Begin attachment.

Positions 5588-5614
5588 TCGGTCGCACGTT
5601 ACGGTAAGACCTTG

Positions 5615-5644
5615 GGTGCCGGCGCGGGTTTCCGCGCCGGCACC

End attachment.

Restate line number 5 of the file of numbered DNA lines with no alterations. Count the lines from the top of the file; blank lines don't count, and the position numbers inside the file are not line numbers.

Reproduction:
5615 GGTGCCGGCGCGGGTTTCCGCGCCGGCACC